The rise in popularity of apps that you can use to buy and sell things online is causing safety concerns from experts and local police departments across the country.
"Anytime you're dealing with strangers your risk level of something bad happening goes up," Steve Kardin, a former police detective, told ABC News.
"This really is the new marketplace," Kardin said of doing business through apps, which many see as an easy and fast way to make cash by posting an item you want to sell and then waiting for the highest offer.
Kardin said the safety concerns arise next, when, "you agree to meet at a specific location."
Pooja St. Amand, of Middletown, Connecticut, told ABC News that she was robbed after meeting up with a stranger when she was selling an iPad through the app OfferUp. St. Amand said she took what she thought were all the right safety precautions and she agreed to meet the potential buyer in a populated community center parking lot.
"My whole body went numb, I was scared," St. Amand said of the incident. "The only thing that they didn't take was my personal cell phone and the iPad that we were selling."
The threat of crimes related to these meetings have sparked police departments across the country to set up designated safe meet-up spots for doing business through apps, many of them located in the parking lots of local police stations.
"Criminals do not want to commit crimes at the police department," Frank Sabol, a Port St. Lucie Police Department sergeant from Florida, told ABC News. "They know that their likelihood of being arrested or getting caught greatly increases."
The Rocky River Police Department of Ohio announced their new meet-up spot outside their police office on their Facebook page, saying in a post that not only will the new location reduce the risk of fraudulent transactions, it will also "let buyers and sellers avoid giving personal information, such as home or work addresses, to complete a transaction."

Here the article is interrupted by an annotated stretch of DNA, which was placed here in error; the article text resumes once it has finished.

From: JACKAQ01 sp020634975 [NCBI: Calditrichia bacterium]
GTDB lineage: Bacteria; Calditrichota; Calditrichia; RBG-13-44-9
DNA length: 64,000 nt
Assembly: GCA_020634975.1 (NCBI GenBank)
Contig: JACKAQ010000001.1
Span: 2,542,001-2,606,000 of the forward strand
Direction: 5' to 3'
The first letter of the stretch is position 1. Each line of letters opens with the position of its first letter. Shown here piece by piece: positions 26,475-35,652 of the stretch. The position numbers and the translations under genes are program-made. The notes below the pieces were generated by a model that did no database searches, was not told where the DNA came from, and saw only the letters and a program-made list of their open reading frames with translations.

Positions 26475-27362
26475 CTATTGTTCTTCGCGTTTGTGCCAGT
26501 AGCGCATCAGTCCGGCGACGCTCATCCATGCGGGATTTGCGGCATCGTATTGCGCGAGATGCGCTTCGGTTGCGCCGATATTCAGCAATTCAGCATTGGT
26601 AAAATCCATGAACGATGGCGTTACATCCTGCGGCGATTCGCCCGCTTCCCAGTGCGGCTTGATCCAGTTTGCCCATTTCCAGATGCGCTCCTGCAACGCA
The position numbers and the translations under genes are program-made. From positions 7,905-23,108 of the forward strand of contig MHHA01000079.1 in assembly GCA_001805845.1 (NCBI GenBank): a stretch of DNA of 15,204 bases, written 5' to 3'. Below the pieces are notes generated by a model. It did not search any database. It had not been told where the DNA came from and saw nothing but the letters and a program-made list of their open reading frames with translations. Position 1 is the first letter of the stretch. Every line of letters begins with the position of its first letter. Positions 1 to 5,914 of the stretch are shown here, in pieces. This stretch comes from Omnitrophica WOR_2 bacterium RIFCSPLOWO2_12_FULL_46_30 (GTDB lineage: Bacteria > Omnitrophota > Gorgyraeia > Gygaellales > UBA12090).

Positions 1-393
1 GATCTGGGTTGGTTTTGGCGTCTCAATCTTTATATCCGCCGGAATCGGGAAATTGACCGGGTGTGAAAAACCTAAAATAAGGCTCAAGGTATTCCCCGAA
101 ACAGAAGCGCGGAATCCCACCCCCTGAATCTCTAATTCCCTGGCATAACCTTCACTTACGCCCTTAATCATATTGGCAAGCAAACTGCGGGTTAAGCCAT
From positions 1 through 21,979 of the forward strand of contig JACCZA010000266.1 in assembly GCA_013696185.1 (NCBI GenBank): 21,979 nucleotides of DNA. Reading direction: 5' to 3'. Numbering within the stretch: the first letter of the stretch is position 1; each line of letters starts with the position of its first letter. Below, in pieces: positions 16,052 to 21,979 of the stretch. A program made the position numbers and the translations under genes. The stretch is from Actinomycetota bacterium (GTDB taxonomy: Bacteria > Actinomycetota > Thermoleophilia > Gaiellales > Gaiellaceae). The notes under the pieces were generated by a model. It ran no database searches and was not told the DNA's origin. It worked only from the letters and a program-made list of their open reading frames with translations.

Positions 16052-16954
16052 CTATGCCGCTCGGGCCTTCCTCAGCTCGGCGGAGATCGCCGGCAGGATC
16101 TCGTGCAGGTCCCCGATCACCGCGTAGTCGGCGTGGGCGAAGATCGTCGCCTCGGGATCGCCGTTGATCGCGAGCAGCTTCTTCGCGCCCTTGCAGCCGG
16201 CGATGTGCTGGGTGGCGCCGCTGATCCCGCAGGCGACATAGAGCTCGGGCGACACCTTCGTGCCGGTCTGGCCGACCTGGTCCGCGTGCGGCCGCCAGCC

The Fanwood Police Department of Fanwood, New Jersey, which also has a meet-up spot right outside of their police headquarters, noted in a statement announcing the location that it would be monitored 24 hours a day with surveillance cameras.
OfferUp told ABC News in a statement that they have provided close to 5,000 signs to police departments across the country, and "are committed to providing local buyers and sellers with the best experience possible and safety is a big part of that."
They also released a series of safety tips which includes reviewing buyer and seller profiles before making a transaction, communicating with strangers only through the app, putting extra care into where you choose to meet up and bringing a friend or family member if you have to do a transaction at a private residence.
A spokesperson for another popular app for buying and selling, letgo, told ABC News that "Tens of millions of people securely buy and sell billions of dollars in secondhand items on letgo every month," and they "constantly test new ways to ensure our app remains a safe place for local buyers and sellers to connect."
"We use human and artificial intelligence to moderate our marketplace and we ask our user community to flag anything or anyone that raises concerns in extremely rare cases where that's necessary," the spokesperson for letgo added.
Kardin advised that if you choose to meet somewhere other than a local police department parking lot, there are three key things you should ensure before meeting up with strangers, including that the location is a public place, has a lot of people around, and has surveillance cameras.